Code Pair Edits

Medicaid NCCI PTP Edits for Practitioner Services:These code pair edits are applied to claims submitted by Physicians, Non-Physician Practitioners, Ambulatory Surgery Centers (ASCs),Independent Laboratory and X-Ray Facilities. 

Medicaid NCCI PTP Edits for Outpatient Hospital:This set of Code Pair edits is applied to Outpatient Hospital claims with a Reimbursement Type of 4/Treatment, Therapy, TestingMUEs.

Medicaid MUE Edits for Practitioner Services:For Practitioner claims regardless of site of service including DME billed by Practitioner, Practitioner MUE  edits are applied.  For Ambulatory Surgical Center, Independent Laboratory and X-Ray Facility claims,  Practitioner MUE edits are applied.

Medicaid MUE Edits for Durable Medical Equipment (DME) Provider Services:For DME billed by Suppliers, not Practitioners or Hospitals,  Durable Medical Equipment (DME)) MUE  edits are applied.

Medicaid MUE Edits for Outpatient Hospital Services: For Outpatient Hospital  claims with a Reimbursement Type of 4/Treatment, Therapy, Testingincluding DME billed by Hospital,  Outpatient Hospital MUE  edits are applied. 

Q:  How do you know when an appropriate modifier may be used?

A: Modifiers may be appended to HCPCS/CPT codes only if the clinical circumstances justify the use of the modifier. A modifier should not be appended to a HCPCS/CPT code solely to bypass an NCCI edit if the clinical circumstances do not justify its use.

In the modifier indicator column, the indicator 0, 1, or 9 shows whether an NCCI-associated modifier allows the code pair to bypass the edit. The following Modifier Identifier Table provides a definition of each of these indicators.

Modifier Indicator Table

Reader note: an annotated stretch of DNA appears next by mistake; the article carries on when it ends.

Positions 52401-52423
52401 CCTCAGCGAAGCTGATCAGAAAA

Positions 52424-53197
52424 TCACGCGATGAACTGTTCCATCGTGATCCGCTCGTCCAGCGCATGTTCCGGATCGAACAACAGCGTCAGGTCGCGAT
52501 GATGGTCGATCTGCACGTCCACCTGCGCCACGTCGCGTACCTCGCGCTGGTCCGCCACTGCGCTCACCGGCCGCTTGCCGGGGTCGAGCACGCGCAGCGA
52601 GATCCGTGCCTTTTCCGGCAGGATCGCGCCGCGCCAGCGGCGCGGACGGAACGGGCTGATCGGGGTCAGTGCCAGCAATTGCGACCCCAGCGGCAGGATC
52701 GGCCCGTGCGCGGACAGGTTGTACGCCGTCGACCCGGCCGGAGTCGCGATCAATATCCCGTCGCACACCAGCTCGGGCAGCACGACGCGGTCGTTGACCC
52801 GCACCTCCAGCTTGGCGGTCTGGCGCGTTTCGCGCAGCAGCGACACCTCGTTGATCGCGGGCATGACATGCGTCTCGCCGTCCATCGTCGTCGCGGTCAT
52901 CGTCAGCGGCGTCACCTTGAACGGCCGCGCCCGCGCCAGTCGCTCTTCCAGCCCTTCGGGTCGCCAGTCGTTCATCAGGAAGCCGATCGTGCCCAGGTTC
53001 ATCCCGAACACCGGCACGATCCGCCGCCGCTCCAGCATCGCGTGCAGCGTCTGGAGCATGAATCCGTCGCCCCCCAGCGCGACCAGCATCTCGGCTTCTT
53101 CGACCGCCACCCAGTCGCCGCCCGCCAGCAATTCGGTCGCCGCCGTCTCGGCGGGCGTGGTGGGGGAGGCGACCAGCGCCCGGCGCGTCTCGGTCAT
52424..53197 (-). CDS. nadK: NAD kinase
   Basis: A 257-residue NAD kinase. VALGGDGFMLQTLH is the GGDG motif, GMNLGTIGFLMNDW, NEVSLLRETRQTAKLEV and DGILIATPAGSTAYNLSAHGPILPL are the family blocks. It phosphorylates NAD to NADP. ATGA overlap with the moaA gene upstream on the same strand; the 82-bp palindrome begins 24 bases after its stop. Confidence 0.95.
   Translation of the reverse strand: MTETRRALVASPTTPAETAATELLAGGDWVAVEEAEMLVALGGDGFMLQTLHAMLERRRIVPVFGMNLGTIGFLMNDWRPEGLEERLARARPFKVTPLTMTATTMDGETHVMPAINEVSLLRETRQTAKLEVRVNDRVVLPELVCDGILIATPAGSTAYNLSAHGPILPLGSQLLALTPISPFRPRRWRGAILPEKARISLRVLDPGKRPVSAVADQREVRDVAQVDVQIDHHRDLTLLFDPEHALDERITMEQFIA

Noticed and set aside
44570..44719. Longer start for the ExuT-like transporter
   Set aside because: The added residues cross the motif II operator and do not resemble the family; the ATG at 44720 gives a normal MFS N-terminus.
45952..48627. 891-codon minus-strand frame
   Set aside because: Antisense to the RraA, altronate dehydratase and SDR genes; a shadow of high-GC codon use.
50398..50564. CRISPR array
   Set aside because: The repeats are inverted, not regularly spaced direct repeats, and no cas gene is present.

Modifier Indicator


0 (Not Allowed)


There are no modifiers associated with NCCI that are allowed to be used with this code pair; there are no circumstances in which both procedures of the code pair should be paid for the same patient on the same day by the same provider.

1 (Allowed)


The modifiers associated with NCCI are allowed with this code pair when appropriate.

9 (Not Applicable)


This indicator means that an NCCI edit does not apply to this code pair. The edit for this code pair was deleted retroactively.


NCCI Associated Modifiers: 25, 27, 58, 59, 78, 79 91, LT, RT, E1, E2, E3, E4, FA, F1, F2, F3, F4, F5, F6, F7, F8, F9, LC, LD, RC, TA, T1, T2, T3, T4, T5, T6, T7, T8, and T9 are modifiers that Providers may append to the column one or column two codes of a code pair edit. If an NCCI edit has a modifier indicator of “1”, both the column one and column two codes are eligible for payment if one of these modifiers is appended to either code of the code pair edit.


Q:  How will this new change affect Providers?

A:  Upon implementation of NCCI edits Providers will start seeing Denial Reason Code/Adjustment Reason Codes for NCCI on their Remittance Advice.

Q:  How can I as a Provider of service prepare and educate myself and my staff regarding Medicaid NCCI?

A: Providers should refer to the Centers for Medicare & Medicaid Services (CMS) correct coding guidelines and specific applicable code combinations. Provider may also want to refer to Medicare’s “How to Use THE NATIONAL CORRECT CODING INITIATIVE (NCCI) TOOLS at: This tool explains NCCI and how to use the NCCI tables to find correct coding policies.